The image from the story that stuck in my memory involves a razor and a throat. Babo, slave and attendant of the Spanish ship’s captain, prepares to shave his master, chastising the man for shaking so nervously as the blade scrapes his skin. “And yet master knows I never yet have drawn blood,” the slave says, “though it’s true, if master will shake so, I may some of these times.”
That’s more a promise than a warning, as Babo does draw blood short moments later. The scene shows the thin separation between master and slave: in his act of servility, Babo possesses enormous power over his master. That intimate access is a kind of weapon in itself, and the only guard against revolution is the hope that the slave is too beaten down to rebel. But what a foolish hope that is—impossible not to draw blood when two opposing forces are placed in such close contact.
Conquest of the Planet of the Apes follows a similar route, showing Caesar and his cadre of ape co-conspirators exploiting the trust placed in them to gather weapons and sabotage the humans (granted, this sometimes amounts to nothing more than a botched shoeshine, but at least it’s a start). All of this leads to an impassioned torch-lit speech from Caesar, who claims the slave’s right to violently overthrow his oppressors and declares his intention to fulfill the prophecy of ape rule that his parents brought with them to the 20th century.
It’s an incredible moment, surreal and savage—talking apes arguing the merits of armed revolt—but the film retreats at the last moment. Rather half-heartedly, the film shows Caesar tempering his rhetoric with benign nonsense, declaring they will dominate with compassion and be humane despite not being human. It’s really just gibberish designed to placate, and was probably tacked on after the scene was finished (we never see Caesar actually say the lines, as they are delivered in a voiceover while the film shows his eyes in close-up). Perhaps some studio executive balked at the prospect of releasing a film that appeared to encourage revolution?
He shouldn’t have been so afraid. I doubt anyone is going to watch this film and feel inspired to beat a politico to death, or anything so dramatic. Besides, as is always the case with the Ape movies, the film’s message is much more desolate than you would first think. In this cycle of oppressors rising and falling, rebellion is eternally necessary and completely impossible. The old slave becomes the new master in a sad parade that marches through history until finally heading right over a cliff in 3955, when the whole planet explodes and puts an end to this farce. Although you can safely say the film’s sympathies lie with the oppressed, you can also say that it doesn’t necessarily see much hope in their revolution. When in doubt, riot, but when in riot, doubt.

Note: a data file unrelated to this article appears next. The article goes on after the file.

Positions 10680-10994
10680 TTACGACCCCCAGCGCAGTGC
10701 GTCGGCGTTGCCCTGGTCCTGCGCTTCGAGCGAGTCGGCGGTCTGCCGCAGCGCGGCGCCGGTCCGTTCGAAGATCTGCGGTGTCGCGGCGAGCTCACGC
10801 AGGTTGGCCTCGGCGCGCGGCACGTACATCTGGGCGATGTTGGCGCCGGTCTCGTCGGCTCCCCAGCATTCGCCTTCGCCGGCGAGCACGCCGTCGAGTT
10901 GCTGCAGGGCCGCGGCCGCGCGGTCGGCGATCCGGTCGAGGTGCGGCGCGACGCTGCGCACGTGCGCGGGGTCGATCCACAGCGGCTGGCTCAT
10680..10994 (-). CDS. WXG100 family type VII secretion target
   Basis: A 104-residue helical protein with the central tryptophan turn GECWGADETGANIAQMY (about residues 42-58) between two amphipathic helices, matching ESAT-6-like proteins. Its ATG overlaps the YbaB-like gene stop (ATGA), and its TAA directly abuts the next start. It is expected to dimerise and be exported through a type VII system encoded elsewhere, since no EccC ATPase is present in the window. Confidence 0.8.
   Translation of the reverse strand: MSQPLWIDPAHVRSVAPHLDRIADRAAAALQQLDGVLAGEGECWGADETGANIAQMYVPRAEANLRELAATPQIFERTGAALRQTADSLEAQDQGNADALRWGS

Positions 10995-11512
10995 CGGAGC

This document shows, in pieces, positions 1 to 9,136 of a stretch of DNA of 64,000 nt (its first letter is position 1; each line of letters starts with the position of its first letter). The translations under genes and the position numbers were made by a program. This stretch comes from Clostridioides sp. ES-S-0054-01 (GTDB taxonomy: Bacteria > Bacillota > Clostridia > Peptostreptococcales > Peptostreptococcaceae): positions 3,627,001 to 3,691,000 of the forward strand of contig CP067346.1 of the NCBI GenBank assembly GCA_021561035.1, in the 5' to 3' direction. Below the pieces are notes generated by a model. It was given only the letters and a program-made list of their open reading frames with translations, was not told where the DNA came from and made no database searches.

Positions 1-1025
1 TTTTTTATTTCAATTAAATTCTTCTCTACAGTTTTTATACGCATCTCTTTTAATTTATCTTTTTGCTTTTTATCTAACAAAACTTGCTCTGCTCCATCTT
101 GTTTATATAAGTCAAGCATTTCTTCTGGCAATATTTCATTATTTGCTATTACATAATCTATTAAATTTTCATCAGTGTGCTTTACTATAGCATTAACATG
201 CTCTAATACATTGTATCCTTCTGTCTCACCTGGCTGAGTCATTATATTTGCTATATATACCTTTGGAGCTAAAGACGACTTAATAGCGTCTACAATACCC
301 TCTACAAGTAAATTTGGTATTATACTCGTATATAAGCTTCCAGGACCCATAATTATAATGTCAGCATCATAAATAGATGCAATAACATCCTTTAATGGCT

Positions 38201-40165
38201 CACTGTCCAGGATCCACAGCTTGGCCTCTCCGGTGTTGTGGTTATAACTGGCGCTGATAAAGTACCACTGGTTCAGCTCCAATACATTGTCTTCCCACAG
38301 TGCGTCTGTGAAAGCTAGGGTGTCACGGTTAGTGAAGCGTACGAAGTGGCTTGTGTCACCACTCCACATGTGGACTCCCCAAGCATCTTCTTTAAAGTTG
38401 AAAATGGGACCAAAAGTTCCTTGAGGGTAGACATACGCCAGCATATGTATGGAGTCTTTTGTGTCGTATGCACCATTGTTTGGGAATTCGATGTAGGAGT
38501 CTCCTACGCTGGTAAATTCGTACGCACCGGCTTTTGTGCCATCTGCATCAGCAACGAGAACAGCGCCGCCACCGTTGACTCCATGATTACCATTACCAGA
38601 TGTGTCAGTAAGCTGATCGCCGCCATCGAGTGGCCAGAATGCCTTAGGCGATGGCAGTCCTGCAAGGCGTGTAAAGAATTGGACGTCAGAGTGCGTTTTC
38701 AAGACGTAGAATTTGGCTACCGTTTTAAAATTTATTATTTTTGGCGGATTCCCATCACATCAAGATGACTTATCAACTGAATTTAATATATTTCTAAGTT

This is a despairing film, true, but still one of the liveliest entries in the Ape series, offering a spirited variation on the usual misanthropic gloominess. Perhaps that is because this film is a summing up of the series, and it feels like an apt crescendo to all the lunacy that has preceded it. As the governor explains at one point, the apes are the dark side of humanity. They’re the irrational, wild part of ourselves that we keep shackled up somewhere, and here is where they finally take up arms and demand their rights. There's something remarkably energizing about seeing a monkey with a gun.
The entire Ape series can be seen as one great assault on rationality—and I say that not just because embracing these movies is pretty damn irrational in its own right. The first film offered primitivism as an alternative to scientific progress, and the subsequent films have all confirmed this idea that human history need not progress in a straight line. Instead, we have history as a wheel, with humanity and apes on opposite sides, one rising and the other falling. Obviously, this is a great blow to our egos as the greatest living things ever to exist (I've also been hearing this crazy rumour that the sun doesn't revolve around the Earth...).
We like to consider ourselves the culmination of history. We're the top of the food chain: rational, intelligent creatures, even if we continually counter this image of ourselves with evidence of our own foolish, self-destructive nature. Rational thought fails us, just as rational means like science result in insane ends like the nuclear bomb and Planet of the Apes sequels. Consider this: a dog is a rational creature simply because it does not conspire against itself by devising ways to blow up the planet and destroy all life. It just wants to eat and sleep. What could be more sensible? Humans, by comparison, are just plain nuts.